When the Parthenon was built between 447BC and 432BC, three sets of sculptures, the metopes, the frieze and the pediments, were created to adorn it. Of these, the metopes and the frieze were part of the structure of the Parthenon itself. They were not carved first and then put in place, high up on the Parthenon, but were carved on the sides of the Parthenon itself after it had been constructed.

Metope The metopes were individual sculptures in high relief. There were 92 metopes, 32 on each side and 14 at each end and each metope was separated from its neighbours by a simple archtitectural decoration called a triglyph, The metopes were placed around the building, above the outside row of columns and showed various mythical battles. The north side showed scenes from the Trojan war; the south side showed a battle between the Greeks and the Centaurs -- part man, part horse; the east side showed the Olympian gods fighting giants and the west side showed a battle between Greeks and Amazons.

The frieze , 160 metres long, was placed above the inner row of columns, so it was not so prominently displayed. It is one long, continuous sculpture in low relief, showing the procession to the temple at the Panathenaic festival.

At either end of the temple, in the large triangular space, the pediment statues in the round were placed. These were designed to fill the space so that those at the highest point of the triangle are enormous. The pediment sculptures have been so badly damaged that we only know what they represent because of the writings of the Greek writer and traveller Pausanias, who was active around 150 AD. According to him, the sculptures in the east pediment represent the birth of Athena from the head of Zeus and the sculptures in the west pediment represent the struggle between Athena and Poseidon for the land of Attica.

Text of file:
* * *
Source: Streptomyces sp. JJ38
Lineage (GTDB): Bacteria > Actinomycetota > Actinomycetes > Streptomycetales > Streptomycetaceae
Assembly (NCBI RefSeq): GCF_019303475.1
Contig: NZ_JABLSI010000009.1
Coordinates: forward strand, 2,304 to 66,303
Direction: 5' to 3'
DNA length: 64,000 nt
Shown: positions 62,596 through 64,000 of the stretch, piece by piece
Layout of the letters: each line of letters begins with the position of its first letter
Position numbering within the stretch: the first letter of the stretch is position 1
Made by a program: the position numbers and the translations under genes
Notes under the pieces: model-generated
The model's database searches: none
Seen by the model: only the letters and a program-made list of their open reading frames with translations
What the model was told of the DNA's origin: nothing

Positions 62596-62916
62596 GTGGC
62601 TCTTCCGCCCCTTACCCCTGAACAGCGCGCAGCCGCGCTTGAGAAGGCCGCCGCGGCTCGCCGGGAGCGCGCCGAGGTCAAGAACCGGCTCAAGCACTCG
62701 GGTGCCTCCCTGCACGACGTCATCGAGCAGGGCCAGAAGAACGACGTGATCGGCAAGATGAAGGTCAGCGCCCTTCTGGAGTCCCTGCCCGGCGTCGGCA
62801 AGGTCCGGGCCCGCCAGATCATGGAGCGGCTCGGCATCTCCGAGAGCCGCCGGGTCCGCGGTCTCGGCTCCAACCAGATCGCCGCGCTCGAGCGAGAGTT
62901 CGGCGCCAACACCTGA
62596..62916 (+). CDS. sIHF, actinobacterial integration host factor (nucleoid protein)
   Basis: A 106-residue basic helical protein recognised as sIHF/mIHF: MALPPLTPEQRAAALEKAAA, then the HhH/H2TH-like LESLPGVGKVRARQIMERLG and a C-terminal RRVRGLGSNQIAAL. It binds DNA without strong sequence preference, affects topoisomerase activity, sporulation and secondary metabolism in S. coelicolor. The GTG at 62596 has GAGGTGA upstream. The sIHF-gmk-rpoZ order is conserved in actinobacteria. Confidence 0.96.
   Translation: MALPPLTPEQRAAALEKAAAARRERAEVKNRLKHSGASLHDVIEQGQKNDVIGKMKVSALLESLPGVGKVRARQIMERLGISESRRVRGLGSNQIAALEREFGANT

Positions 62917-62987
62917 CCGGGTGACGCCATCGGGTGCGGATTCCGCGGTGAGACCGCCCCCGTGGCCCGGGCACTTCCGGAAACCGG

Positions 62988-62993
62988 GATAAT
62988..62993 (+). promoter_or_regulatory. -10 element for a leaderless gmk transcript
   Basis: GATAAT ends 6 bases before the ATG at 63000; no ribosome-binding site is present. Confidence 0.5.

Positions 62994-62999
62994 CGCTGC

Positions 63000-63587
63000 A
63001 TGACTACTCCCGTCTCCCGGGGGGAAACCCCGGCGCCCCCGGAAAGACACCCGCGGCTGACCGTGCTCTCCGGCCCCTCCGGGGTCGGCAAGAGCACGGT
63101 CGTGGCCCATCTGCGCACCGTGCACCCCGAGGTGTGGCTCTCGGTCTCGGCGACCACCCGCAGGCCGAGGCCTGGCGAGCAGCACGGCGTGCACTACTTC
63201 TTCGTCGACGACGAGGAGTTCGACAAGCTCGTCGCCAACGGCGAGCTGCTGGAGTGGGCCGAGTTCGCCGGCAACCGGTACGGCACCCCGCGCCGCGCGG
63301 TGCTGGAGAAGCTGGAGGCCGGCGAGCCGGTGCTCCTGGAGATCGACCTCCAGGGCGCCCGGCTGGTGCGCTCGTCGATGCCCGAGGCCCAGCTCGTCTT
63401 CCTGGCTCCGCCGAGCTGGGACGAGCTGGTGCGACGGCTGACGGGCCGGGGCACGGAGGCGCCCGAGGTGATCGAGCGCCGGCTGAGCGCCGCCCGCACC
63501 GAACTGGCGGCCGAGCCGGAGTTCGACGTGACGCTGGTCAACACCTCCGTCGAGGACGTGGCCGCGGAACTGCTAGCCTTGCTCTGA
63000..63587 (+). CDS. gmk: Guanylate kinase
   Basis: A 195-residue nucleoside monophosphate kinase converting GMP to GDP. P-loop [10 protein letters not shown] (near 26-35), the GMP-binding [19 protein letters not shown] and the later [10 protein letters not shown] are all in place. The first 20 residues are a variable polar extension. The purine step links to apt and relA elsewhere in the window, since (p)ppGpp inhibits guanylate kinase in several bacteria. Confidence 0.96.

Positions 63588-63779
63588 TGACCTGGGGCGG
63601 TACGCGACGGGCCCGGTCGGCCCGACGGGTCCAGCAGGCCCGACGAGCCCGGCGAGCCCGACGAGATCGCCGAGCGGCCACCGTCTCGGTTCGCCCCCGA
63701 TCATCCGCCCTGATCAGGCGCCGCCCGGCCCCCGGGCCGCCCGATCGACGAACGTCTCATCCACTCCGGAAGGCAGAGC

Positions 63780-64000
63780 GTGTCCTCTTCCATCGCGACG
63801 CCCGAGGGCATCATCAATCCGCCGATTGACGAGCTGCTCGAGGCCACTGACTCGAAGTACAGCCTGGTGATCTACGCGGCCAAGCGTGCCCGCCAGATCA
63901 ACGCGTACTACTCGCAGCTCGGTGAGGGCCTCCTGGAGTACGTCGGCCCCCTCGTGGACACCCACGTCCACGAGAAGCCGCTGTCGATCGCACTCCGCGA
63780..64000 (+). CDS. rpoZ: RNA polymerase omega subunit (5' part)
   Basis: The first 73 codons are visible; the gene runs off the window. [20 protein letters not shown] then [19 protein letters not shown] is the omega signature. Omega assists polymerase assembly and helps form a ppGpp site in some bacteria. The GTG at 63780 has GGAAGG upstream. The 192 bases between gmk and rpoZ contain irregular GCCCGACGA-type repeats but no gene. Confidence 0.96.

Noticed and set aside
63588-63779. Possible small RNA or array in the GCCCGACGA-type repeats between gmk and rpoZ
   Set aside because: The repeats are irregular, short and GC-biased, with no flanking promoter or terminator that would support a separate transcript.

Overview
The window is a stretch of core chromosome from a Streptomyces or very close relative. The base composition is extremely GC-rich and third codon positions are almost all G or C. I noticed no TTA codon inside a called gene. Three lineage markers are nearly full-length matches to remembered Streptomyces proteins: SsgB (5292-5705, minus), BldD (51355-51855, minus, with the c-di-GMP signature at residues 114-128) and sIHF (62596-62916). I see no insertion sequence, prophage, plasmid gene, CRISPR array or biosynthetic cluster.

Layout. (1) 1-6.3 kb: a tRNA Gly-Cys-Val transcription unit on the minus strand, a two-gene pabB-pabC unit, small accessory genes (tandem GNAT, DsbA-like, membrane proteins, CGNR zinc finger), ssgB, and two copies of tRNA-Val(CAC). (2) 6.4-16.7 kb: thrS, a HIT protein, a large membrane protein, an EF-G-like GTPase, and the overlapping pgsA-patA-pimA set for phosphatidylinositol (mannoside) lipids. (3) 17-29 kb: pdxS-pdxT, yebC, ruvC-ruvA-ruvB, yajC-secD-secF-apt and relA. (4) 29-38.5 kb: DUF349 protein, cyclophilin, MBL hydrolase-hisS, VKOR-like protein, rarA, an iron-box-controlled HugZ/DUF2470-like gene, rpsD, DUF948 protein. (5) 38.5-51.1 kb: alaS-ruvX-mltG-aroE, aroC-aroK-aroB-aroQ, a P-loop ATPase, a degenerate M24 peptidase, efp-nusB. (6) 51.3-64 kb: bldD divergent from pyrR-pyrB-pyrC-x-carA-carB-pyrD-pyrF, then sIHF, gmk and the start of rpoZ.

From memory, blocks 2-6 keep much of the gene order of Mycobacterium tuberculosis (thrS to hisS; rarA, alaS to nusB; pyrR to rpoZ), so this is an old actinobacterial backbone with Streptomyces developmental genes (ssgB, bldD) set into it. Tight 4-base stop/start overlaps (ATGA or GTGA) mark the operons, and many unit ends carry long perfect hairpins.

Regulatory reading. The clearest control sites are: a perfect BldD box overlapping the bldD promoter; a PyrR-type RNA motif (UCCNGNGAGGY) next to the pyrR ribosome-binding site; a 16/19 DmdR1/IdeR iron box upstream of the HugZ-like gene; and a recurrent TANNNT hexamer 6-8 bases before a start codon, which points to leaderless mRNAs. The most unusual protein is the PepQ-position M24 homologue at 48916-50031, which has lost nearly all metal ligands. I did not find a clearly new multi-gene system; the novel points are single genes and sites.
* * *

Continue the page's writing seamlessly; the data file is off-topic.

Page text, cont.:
frieze detail The real glory of the temple, however, was housed inside. The statue of the goddess Athena was about 40 feet (12 metres) high, and gold and ivory was used to decorate it. This statue was damaged by fire as early as 200BC and it is thought that a new statue replaced it in 165-160BC. Unlike the Parthenon Marbles, the statue did not survive antiquity.

Not all of the Parthenon Marbles, however, survive down to the present day. There were originally 115 panels in the frieze. Of these, ninety-four still exist, either intact or broken. Thirty six are in Athens, fifty-six are in the British Museum and one is in the Louvre. Of the original ninety-two metopes, thirty-nine are in Athens and fifteen are in London. Seventeen pedimental statues, including a caryatid and a column from the Erechtheion are also in the British Museum. So the Parthenon Marbles are almost equally divided -- half in London and half in Athens.

It is precisely because the surviving sculptures are to be found in two countries 1500 miles apart that the Greek government has requested the return of the Parthenon Marbles from the British Museum so that they can be reunited in one collection, in the museum which has now been built at the foot of the Acropolis Hill on which the remains of the Parthenon temple stand.

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